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Summary:

They say “there’s more than one way to skin a cat,” which may or not be true. Actually, I’m not sure I want to know how true that is or isn’t. There’s no denying however, that there’s nearly always several ways to do the same thing […]

image11They say “there’s more than one way to skin a cat,” which may or not be true. Actually, I’m not sure I want to know how true that is or isn’t. There’s no denying however, that there’s nearly always several ways to do the same thing in Windows. On my netbooks, notebooks and UMPCs, I tend to use the Mobility Center or Power applet in the system tray to switch my power plan as needed. The How-To Geek offers another method and it might be just the right option for a touchscreen device, although it certainly works for any Windows machine.

Using the powercfg command in Windows Vista or 7, you can sneak a peek at the internal GUID indicator for your pre-configured Windows Power Schemes. Armed with that info, you can easily create desktop shortcuts for any and all of your Power Schemes: just double-click or tap to switch ‘em!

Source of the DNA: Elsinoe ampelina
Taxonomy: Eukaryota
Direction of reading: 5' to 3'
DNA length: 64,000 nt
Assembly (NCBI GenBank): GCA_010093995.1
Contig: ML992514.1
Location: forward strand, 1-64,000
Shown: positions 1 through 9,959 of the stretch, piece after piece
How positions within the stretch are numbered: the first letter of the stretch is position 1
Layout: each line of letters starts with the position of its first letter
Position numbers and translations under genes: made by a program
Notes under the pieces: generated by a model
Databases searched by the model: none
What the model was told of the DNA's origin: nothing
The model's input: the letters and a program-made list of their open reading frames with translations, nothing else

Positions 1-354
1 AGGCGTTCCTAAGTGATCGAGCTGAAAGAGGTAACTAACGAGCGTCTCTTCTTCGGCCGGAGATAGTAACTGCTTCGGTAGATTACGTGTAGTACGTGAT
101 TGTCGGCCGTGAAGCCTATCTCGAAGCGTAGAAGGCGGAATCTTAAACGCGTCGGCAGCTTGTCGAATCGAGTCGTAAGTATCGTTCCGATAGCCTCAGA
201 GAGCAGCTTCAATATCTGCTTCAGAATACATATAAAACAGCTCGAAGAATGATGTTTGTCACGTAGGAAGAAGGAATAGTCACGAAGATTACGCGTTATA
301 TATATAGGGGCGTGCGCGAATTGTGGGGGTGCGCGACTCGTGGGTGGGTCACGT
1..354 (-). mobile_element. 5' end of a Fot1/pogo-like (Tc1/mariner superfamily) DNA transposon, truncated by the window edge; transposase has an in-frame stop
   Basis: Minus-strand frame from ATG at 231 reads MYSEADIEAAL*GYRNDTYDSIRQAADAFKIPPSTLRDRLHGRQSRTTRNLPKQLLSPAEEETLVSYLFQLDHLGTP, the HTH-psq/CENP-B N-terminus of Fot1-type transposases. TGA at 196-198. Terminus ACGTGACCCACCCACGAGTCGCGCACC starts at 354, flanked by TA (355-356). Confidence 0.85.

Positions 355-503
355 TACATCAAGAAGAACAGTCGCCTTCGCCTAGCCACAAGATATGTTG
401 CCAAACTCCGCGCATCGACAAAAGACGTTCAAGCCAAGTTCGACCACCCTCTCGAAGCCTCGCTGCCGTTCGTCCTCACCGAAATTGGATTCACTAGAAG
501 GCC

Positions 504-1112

1. I typed powercfg in the “Run” command and nothing happened.

    Vista Home Premium on my Dell XPS 410.

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  2. GoodThings2Life Friday, June 12, 2009

    Does help to read the article that is linked to for the full step-by-step…

    Great tip, Kevin! :)

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    1. So this time I typed “powercfg –list” in the “Run” dialog and got nothing.

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    2. Travis, you’ll want to run this as a command line. Meaning: run the cmd executable from the Run box. You should get a Terminal / DOS-like application. That’s where you want to run the powercfg command. Hope that helps!

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  3. Got it.

    Thank you

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  4. What about XP?

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